|A flower-festooned wagon passes the Giralda in Seville.
|The simpecado visits the Ayuntamiento (Town Hall).
|The insignia of the Seville hermandad of El Rocio.
Groups, or hermandades
|Groups of rocieros are always accompanied by drummers and pipers.
As May arrives, so the season for romerias (pilgrimages) starts - the biggest of these, in quantity of people, is El Rocio. Groups, or hermandades, set off from towns and cities all over Spain, and Seville has several. I saw one making its merry way through the centre last Thursday, from the singing flamencas, with their leather bags and walking staffs topped with sprigs of rosemary, and peinetas featuring the Virgen del Rocio, to the oxen waiting patiently with their pretty gypsy wagons next to the Giralda.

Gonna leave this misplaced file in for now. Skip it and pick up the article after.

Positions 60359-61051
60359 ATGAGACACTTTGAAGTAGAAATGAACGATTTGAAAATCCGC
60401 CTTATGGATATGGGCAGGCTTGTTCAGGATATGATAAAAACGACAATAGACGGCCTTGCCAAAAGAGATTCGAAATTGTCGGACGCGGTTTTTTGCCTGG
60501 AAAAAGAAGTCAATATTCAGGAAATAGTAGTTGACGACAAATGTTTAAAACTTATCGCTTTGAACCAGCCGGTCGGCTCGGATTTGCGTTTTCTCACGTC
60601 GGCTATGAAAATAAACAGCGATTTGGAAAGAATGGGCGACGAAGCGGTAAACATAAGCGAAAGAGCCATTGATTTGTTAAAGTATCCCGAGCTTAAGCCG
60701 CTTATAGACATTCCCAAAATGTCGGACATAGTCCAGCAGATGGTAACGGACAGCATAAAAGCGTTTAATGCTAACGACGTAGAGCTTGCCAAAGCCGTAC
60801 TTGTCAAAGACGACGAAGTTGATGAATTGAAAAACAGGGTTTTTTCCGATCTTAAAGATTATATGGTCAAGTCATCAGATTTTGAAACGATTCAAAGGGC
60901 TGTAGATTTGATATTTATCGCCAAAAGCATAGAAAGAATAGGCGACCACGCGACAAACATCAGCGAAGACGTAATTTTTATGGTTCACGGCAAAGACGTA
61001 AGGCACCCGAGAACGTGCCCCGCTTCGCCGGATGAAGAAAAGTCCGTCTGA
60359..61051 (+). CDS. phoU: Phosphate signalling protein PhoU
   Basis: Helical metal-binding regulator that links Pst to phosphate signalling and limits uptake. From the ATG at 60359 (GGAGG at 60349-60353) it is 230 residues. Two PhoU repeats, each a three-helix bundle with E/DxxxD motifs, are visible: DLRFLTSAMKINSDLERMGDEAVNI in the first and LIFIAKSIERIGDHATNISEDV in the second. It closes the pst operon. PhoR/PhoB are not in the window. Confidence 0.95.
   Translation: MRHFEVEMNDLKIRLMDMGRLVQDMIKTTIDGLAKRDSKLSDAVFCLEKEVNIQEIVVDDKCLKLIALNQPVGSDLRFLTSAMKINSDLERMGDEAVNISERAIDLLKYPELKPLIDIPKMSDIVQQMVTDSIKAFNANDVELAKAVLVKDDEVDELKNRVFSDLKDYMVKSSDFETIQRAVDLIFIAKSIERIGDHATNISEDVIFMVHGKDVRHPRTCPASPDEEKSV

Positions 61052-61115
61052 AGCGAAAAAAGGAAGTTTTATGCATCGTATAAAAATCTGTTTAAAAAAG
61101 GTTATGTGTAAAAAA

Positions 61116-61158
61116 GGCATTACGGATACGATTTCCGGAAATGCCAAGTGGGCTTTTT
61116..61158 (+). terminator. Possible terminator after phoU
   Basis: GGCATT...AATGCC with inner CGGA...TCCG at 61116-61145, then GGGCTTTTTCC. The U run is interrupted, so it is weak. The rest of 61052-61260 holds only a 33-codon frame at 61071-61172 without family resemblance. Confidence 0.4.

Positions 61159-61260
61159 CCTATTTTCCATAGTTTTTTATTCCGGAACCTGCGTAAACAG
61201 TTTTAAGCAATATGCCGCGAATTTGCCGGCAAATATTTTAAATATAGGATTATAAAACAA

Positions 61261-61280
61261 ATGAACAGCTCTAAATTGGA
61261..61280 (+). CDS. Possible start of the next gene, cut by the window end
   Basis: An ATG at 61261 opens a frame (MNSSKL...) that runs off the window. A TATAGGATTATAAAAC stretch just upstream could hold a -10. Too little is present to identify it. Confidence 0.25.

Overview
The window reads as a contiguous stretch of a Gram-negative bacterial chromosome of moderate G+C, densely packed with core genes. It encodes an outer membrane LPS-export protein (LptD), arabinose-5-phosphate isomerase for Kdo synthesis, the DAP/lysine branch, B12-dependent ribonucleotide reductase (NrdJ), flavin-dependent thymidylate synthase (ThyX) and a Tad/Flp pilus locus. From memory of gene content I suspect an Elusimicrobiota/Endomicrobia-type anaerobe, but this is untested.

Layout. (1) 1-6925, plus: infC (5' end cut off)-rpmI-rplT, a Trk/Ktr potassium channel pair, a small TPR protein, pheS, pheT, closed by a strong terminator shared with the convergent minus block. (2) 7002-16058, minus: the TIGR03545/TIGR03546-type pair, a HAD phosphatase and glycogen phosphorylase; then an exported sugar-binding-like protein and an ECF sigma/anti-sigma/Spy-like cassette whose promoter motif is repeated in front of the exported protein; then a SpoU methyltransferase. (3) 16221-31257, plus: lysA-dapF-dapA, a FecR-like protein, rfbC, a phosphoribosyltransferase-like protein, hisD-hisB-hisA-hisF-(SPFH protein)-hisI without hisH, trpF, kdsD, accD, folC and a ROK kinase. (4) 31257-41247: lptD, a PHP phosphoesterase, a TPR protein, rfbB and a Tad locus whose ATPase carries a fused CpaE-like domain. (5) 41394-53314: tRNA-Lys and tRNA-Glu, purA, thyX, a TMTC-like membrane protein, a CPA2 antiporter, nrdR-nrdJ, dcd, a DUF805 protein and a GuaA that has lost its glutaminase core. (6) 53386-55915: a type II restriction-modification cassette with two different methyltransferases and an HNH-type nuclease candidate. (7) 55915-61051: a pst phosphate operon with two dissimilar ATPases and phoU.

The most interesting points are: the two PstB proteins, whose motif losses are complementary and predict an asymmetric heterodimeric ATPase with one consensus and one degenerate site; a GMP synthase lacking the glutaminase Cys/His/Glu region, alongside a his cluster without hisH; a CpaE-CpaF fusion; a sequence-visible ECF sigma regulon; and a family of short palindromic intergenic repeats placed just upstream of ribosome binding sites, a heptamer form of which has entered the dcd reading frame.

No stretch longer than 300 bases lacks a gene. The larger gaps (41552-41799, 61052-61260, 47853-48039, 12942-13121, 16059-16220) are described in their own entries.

|A rociero on horseback from a much smaller hermandad, in the village of Valencina de la Concepcion.
|Riders in their traditional romeria garb always look so elegant - here in front of the Hacienda Tilly in Valencina.
|A carreta, complete with curtained, shaded outside balcony, sets off on El Rocio.
All of these sights and sounds are wonderfully timeless, and no doubt will remain so for many more years to come. Romerias large and small take place up and down the country, whether it's a gleaming silver carriage carrying the saint or Virgin image, or a simple cart adorned with palm leaves.
|Crowds gather at the door of the church.
|From the largest to one of the smallest - the Romeria de San Antonio in the Sierra de Cadiz village of Benamahoma (pop: 500).